Famous Eclipses of the Middle Ages - Part One
Muhammad's Eclipse (632 CE)
The founder of Islam, the prophet Muhammad, was born in Mecca in the Year of the Elephant, CE 569-570. His birth year got its name from an invasion by the Abyssinians, who used elephants in the assault. The army was driven off when birds dropped stones on the troops, causing an epidemic similar to smallpox. The Year of the Elephant was also memorable because of its solar eclipse.
In ancient times, births and deaths of leaders were correlated to celestial omens. However, Islamic theology does not accept that the eclipse was sent by God as an omen of the prophet’s birth, a doctrine that is based on another solar eclipse closely tied to Muhammad. His infant son Ibrahim died tragically on January 22, 632 CE. The Sun was eclipsed that day, and some Meccans said it was a sign from God. Muhammad, though, said "The Sun and Moon are signs of God and do not eclipse for the death or birth of any man."
Another solar eclipse related to Muhammad occurred 39 years after his death. In 661 CE, Mu'awiyah became leader of the empire after a revolt against Ali, the son of Muhammad's chief Meccan enemy. Mu'awiyah decided to transfer the prophet's pulpit from Medina to his capital in Damascus, Syria, but as his men were removing it, the sky darkened and stars were visible. It was considered a sign of divine anger, and the relic remained in Medina as a symbol of Mu'awiyah's failure.
The Eclipses of Tatwine and Beda (734 CE)
An Anglo-Saxon Chronicle records that on January 24, 734 CE, "the Moon was as if it had been sprinkled with blood, and Abp. [Abp. denotes "Archbishop"] Tatwine and Beda died and Ecgberht was hallowed bishop." The inference apparently is that the Moon was somehow connected with the deaths of the two ecclesiastics. It is clear from the description of the Moon on that occasion that it exhibited the well-known coppery shade that is a recognisable feature of many lunar eclipses.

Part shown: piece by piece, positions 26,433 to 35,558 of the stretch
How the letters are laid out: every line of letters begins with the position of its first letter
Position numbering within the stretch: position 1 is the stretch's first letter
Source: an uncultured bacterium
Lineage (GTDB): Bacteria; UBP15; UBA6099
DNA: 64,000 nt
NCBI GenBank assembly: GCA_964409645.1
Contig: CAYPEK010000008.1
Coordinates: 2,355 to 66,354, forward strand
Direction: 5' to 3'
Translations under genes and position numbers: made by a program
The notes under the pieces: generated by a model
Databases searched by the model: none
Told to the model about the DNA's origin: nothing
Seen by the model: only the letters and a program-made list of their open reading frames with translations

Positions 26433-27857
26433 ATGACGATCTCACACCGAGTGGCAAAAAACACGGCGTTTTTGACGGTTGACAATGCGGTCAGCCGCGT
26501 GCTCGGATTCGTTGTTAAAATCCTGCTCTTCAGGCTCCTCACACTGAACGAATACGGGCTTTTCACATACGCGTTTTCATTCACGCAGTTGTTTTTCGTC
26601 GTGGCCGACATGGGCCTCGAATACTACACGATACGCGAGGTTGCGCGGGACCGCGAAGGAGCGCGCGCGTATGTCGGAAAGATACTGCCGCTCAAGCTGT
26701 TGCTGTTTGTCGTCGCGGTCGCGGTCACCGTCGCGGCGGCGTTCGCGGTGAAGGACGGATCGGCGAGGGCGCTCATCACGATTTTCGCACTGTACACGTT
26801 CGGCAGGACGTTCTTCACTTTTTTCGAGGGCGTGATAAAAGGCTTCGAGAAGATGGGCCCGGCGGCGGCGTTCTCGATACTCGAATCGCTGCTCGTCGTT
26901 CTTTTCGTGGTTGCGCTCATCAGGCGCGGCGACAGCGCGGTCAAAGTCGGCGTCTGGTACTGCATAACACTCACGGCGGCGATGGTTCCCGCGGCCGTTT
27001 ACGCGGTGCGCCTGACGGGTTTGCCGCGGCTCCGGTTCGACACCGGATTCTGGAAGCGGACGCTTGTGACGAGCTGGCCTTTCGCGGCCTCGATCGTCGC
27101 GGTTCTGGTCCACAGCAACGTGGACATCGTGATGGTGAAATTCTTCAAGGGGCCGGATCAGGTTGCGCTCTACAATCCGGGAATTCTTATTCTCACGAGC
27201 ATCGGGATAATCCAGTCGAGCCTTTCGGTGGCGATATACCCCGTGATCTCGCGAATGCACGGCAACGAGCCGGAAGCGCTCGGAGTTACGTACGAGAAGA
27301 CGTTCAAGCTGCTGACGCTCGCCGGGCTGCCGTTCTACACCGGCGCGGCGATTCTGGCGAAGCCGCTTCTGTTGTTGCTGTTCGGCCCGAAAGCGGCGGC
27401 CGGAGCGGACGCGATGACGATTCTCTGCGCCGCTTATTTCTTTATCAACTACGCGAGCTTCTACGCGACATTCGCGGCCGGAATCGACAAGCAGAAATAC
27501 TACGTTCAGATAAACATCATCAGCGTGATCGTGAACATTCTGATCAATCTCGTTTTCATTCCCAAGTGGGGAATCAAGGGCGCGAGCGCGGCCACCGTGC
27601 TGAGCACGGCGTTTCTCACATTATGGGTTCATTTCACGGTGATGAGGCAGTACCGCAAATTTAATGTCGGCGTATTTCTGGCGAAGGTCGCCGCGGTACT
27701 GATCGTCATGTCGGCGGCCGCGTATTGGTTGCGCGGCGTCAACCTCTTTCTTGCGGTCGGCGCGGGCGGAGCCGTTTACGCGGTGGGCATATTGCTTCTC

European Eclipses (828 CE)
Two lunar eclipses were seen in Europe, the first on July 1, 828 CE, very early in the morning, and the second in the morning of Christmas day. Totality occurred after midnight. The Anglo-Saxon Chronicle thus speaks of the second eclipse: "In this year the Moon was eclipsed on mid-winter's Mass-night, and the same year King Ecgbert subdued the kingdom of the Mercians and all that was South of the Humber."
The Treaty of Verdun. Source: Northvegr Foundation.
Solar Eclipse of the Emperor Louis (840 CE)
Louis of Bavaria, the son of Charlemagne, was head of a great empire when, on May 5, 840 CE, he witnessed a solar eclipse. He was so petrified that he died just afterwards. His three sons then began to dispute his succession. Their quarrel was settled three years later with the Treaty of Verdun, dividing Europe into three large areas, namely France, Germany and Italy.
Author: Norma Reis